The children weren’t phased when they exited the airplane down a ladder onto the runway. They had done that before. They were surprised though to see how small the airport was. There were only two rooms. In the first room they got their passports stamped to show they were allowed to be in the country. In the second room they picked up their suitcases.
“Are there really only two rooms in the airport, Grandpa Joe?” Rebecca asked.
“No, there are four. Two coming and two going. These two rooms are for the people arriving in Macedonia. They have two rooms for the people leaving Macedonia too.”
Rebecca and Joshua giggled quietly to each other.
“I don’t see anyone with really dark skin,” Joshua noticed.
“The Roma are poorer than most other people in the country,” Grandma Kay instructed. “They would have less money to be able to travel by airplane than others.”
Rebecca understood and nodded.
“I don’t think I see any Roma, but I think I see Americans,” Joshua blurted out when they walked out of the airport. “Is that Mr. and Mrs. Taylor waving at us?”
Grandma Kay answered, “Yes, it is. And that’s Susanna laughing at her parents waving their arms.”
Dan and Lydia Taylor wore big smiles. They were younger than Rebecca and Joshua’s parents. Susanna was ten months old and liked to laugh. The Taylors knew Grandpa Joe and Grandma Kay. That’s what they called them too. Everyone at the Answering the Call missions agency called them Grandpa Joe and Grandma Kay. Everyone loved them and they loved everybody.
Joshua and Rebecca sat behind Susanna in the van. They wanted her to get to know them so she would play with them. Grandpa Joe sat up front with Mr. Taylor.
Eventually, the van stopped at a red light. Little children ran up to the van on both sides. They held out their hands and put on sad faces.
“What are they doing, Grandma Kay?” Joshua asked.
“Those are Roma children begging for money,” Grandma Kay answered.
Mr. Taylor rolled down his window and said something to the boy on his side. The boy started washing the side window where the baby was. The girl on the other side ran to the front of the car and rubbed a rag on the headlights. The boy ran back to Mr. Taylor’s window. He gave him a few coins. The boy smiled and started talking to Mr. Taylor. Soon the light changed and the boy waved as the van drove off.
“Was that Macedonian?” Rebecca asked Mr. Taylor.
“No, that was Romani,” Mr. Taylor said. “That’s why he was excited to stay and talk to me instead of trying to get money from other cars.”
“Why were they begging?” Joshua asked Mrs. Taylor.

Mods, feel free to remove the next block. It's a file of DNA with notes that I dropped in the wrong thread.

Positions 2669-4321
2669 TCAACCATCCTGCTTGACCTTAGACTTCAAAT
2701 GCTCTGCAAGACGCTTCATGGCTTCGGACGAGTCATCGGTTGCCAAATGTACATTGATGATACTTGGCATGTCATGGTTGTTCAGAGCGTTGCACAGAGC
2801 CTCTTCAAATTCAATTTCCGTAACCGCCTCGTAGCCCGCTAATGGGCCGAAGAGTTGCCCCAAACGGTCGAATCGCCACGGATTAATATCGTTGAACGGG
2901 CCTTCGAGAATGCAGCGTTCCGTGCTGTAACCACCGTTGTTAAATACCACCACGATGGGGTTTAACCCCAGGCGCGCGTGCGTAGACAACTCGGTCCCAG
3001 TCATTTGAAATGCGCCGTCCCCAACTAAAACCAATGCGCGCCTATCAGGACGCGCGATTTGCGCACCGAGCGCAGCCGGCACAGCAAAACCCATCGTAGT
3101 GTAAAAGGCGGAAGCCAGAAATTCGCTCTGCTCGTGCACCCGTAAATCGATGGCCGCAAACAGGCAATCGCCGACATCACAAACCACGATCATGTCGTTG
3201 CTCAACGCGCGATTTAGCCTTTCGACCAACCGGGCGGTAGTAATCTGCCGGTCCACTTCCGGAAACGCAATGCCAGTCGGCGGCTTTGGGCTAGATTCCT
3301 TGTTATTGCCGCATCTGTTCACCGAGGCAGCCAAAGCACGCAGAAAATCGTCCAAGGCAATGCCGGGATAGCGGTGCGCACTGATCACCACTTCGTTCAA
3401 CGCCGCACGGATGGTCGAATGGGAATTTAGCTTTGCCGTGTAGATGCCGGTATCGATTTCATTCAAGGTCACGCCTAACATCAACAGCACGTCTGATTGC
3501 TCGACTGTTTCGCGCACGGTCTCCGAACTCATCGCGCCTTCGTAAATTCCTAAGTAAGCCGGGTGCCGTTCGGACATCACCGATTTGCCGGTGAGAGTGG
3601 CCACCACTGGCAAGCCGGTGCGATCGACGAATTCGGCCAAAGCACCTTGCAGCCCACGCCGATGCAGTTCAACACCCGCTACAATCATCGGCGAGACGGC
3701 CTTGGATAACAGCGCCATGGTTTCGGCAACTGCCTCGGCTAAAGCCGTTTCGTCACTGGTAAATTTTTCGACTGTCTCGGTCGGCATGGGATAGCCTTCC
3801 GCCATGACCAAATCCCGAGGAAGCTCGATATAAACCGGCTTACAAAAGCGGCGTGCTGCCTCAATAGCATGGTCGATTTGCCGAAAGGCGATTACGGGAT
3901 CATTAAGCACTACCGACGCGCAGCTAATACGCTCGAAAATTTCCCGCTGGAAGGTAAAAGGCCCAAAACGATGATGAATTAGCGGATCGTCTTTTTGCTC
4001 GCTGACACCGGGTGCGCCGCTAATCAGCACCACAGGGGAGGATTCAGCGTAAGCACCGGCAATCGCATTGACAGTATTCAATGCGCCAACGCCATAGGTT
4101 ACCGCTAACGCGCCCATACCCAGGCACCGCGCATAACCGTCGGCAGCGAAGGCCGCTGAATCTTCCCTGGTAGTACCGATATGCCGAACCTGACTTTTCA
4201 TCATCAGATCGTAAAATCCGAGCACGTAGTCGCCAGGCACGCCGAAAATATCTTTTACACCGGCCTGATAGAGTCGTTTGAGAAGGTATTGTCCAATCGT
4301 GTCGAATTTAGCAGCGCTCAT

“Their parents probably don’t have jobs. They send their children out to get money,” she explained.
“Are all Roma poor?” Joshua questioned Mrs. Taylor again.
“No, they aren’t all poor. But, in general, no matter what country they live in, they tend to be poorer than other people. They often aren’t given jobs. Many of them haven’t been to school or only went to school until they were about thirteen years old.”
Rebecca and Joshua looked at each other. They knew they would be in school until they were adults.
“Look, Rebecca! A horse and cart!” Joshua exclaimed.
“They decorated the horse with red tassels,” Rebecca pointed out. “What’s on the back of the cart?”
“Those are empty plastic bottles,” Mrs. Taylor answered her. “They collect them from trash dumpsters and sell them to those who recycle bottles.”
Rebecca looked thoughtful.
The van passed lines of stores. The things being sold were piled out on the sidewalk in front of the stores. People dodged the traffic to cross the street between to the two rows of shops.
“Are those Roma women?” Joshua wanted to know. “The ones with their heads covered with scarves. They are Muslims, right?”
“They are Muslim women, but they are Albanian,” Mrs. Taylor informed him. “The Roma are mostly Muslim, but they don’t cover themselves like these women. We’re about to drive through a Roma area. Everyone you see there will be Roma.”
Joshua and Rebecca focused their attention out their windows. The van turned and they went up a hill. The houses suddenly looked different. They were small and cramped. They were built right up against the street with no yard. There were several bright blue ones.
They saw some little children running around wearing nothing at all. They saw a grandma squatting up against a wall. Her hair was wrapped up in a white scarf. She was wearing a purple and black velvety-looking skirt. On her feet were black slippers. They saw a woman standing in the street holding a hose. She seemed to be cleaning the street. The water rushed down the hill. There was a man sitting on a carton behind a cardboard box set up as a table. He was selling candy from his little stand. They all had black hair and dark skin like they were very, very tan.
“They don’t really look like we thought, huh?” Joshua whispered to his sister.
“They are sort of dressed normal,” Rebecca responded. “Some of the women are wearing long skirts and gold earrings though. But, no, it’s not really what I expected.”
At the end of the winding street the Roma neighborhood ended. They drove past lines of tall apartment buildings which looked like big blocks of cement.
“That Roma neighborhood wasn’t very big,” Rebecca remarked.
“That was actually a pretty good sized community,” Mrs. Taylor corrected. “The Roma are scattered everywhere. That’s what makes Shutka, our neighborhood, special. There are more Roma all together there than anywhere else in the whole world even though some other countries have millions more Roma than Macedonia. In just a minute we’ll be there. See if you can tell when we’ve arrived in Shutka. By the way, the word Shutka means trash.”
“Trash?!” Rebecca and Joshua exclaimed unbelieving.